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Global Biofuels: Key to the Puzzle of Grain Market Behavior

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  • Brian Wright

Abstract

In the last half-decade, sharp jumps in the prices of wheat, rice, and corn, which furnish about two-thirds of the calorie requirements of mankind, have attracted worldwide attention. These price jumps in grains have also revealed the chaotic state of economic analysis of agricultural commodity markets. Economists and scientists have engaged in a blame game, apportioning percentages of responsibility for the price spikes to bewildering lists of factors, which include a surge in meat consumption, idiosyncratic regional droughts and fires, speculative bubbles, a new "financialization" of grain markets, the slowdown of global agricultural research spending, jumps in costs of energy, and more. Several observers have claimed to identify a "perfect storm" in the grain markets in 2007/2008, a confluence of some of the factors listed above. In fact, the price jumps since 2005 are best explained by the new policies causing a sustained surge in demand for biofuels. The rises in food prices since 2004 have generated huge wealth transfers to global landholders, agricultural input suppliers, and biofuels producers. The losers have been net consumers of food, including large numbers of the world's poorest peoples. The cause of this large global redistribution was no perfect storm. Far from being a natural catastrophe, it was the result of new policies to allow and require increased use of grain and oilseed for production of biofuels. Leading this trend were the wealthy countries, initially misinformed about the true global environmental and distributional implications.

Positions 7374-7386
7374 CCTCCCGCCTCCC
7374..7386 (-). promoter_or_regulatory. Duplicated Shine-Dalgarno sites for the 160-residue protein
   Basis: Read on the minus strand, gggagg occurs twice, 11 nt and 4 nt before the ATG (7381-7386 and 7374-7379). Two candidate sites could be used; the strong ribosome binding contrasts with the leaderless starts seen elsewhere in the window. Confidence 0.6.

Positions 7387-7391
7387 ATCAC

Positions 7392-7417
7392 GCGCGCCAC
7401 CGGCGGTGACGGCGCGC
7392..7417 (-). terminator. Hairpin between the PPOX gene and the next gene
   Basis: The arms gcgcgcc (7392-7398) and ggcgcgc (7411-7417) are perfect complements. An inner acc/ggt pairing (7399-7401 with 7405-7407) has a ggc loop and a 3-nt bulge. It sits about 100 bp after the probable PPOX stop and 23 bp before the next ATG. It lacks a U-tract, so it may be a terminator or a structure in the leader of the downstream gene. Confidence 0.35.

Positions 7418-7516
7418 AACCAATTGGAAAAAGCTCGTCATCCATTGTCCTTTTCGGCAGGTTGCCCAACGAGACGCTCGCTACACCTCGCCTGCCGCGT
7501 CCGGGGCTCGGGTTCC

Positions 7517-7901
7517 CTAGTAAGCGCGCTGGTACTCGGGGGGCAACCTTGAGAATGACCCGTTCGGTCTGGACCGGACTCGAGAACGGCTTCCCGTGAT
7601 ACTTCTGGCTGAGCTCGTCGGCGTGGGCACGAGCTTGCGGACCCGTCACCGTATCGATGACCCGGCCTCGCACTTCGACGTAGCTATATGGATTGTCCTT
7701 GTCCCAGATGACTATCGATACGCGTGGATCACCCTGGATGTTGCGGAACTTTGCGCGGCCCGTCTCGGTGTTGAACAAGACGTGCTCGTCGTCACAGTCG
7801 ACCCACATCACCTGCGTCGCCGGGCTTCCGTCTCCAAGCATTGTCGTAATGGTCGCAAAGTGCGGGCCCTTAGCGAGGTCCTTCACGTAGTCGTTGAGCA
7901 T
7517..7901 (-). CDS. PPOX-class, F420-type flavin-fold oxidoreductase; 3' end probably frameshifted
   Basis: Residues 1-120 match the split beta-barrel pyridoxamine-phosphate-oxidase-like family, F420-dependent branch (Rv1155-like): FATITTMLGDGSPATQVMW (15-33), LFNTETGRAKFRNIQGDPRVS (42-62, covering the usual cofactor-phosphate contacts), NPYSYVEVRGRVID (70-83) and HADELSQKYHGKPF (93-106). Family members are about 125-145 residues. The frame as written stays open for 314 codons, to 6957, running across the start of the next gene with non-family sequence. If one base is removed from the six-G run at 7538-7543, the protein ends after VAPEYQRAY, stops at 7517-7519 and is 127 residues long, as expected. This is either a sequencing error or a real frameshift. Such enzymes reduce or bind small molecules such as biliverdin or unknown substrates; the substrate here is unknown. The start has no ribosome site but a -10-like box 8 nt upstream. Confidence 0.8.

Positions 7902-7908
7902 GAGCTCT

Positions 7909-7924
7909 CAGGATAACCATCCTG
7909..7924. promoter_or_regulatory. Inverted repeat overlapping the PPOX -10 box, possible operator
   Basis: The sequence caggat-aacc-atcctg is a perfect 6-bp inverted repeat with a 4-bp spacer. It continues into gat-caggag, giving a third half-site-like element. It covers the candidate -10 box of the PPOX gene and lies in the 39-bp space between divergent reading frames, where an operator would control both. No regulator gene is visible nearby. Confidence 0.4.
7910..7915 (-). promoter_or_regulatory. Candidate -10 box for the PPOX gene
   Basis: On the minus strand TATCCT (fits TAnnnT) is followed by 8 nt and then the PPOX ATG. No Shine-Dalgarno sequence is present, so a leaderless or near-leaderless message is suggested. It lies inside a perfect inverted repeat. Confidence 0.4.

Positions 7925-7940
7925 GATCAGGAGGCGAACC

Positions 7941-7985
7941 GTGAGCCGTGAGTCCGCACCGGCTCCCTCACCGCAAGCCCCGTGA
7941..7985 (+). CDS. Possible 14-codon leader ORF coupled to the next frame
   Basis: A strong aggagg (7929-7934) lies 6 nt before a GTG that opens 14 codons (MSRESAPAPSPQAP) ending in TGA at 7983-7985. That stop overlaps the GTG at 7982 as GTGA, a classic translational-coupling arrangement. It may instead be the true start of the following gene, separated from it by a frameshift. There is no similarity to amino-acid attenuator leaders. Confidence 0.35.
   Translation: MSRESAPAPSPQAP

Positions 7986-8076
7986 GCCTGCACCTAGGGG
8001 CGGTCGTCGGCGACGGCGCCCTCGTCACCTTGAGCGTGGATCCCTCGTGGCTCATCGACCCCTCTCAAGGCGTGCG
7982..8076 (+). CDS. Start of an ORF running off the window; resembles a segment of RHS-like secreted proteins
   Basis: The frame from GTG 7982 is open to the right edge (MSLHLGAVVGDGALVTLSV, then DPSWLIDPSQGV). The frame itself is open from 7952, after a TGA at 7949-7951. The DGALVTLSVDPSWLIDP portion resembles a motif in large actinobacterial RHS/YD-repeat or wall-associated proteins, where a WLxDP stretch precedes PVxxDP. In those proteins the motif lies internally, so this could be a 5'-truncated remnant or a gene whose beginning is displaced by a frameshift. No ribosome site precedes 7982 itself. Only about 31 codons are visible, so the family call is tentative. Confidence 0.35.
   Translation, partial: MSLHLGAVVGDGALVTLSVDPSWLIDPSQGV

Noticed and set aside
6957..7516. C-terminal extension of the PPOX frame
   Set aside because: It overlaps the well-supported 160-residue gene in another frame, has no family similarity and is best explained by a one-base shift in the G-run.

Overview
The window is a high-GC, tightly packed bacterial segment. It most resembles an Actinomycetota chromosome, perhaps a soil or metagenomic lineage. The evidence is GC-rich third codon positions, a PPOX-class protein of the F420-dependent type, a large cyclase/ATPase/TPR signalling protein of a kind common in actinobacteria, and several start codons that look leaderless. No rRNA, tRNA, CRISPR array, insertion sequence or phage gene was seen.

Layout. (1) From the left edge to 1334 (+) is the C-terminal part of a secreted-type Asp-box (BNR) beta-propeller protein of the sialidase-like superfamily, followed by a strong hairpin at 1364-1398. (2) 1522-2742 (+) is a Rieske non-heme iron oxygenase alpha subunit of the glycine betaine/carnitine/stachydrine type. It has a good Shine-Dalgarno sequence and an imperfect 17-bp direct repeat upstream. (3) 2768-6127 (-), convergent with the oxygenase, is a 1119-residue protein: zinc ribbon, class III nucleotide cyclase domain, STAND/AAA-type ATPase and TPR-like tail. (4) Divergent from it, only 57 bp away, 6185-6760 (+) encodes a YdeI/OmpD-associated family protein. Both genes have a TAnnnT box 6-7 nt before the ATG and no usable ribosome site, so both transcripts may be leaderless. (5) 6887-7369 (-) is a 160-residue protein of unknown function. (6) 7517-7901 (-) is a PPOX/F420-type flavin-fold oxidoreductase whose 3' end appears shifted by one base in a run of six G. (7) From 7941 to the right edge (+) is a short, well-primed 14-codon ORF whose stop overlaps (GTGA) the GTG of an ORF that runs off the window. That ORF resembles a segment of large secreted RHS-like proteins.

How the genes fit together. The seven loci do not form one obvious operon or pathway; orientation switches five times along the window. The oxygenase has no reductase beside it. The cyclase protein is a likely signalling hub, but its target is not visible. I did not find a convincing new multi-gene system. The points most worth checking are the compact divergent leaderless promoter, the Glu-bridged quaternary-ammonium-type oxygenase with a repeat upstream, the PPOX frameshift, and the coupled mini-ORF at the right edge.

Suggested Citation

  • Brian Wright, 2014. "Global Biofuels: Key to the Puzzle of Grain Market Behavior," Journal of Economic Perspectives, American Economic Association, vol. 28(1), pages 73-98, Winter.
  • Handle: RePEc:aea:jecper:v:28:y:2014:i:1:p:73-98
    Note: DOI: 10.1257/jep.28.1.73
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    File URL: http://www.aeaweb.org/articles.php?doi=10.1257/jep.28.1.73
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    References listed on IDEAS

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    More about this item

    JEL classification:

    • O13 - Economic Development, Innovation, Technological Change, and Growth - - Economic Development - - - Agriculture; Natural Resources; Environment; Other Primary Products
    • Q11 - Agricultural and Natural Resource Economics; Environmental and Ecological Economics - - Agriculture - - - Aggregate Supply and Demand Analysis; Prices
    • Q16 - Agricultural and Natural Resource Economics; Environmental and Ecological Economics - - Agriculture - - - R&D; Agricultural Technology; Biofuels; Agricultural Extension Services
    • Q42 - Agricultural and Natural Resource Economics; Environmental and Ecological Economics - - Energy - - - Alternative Energy Sources

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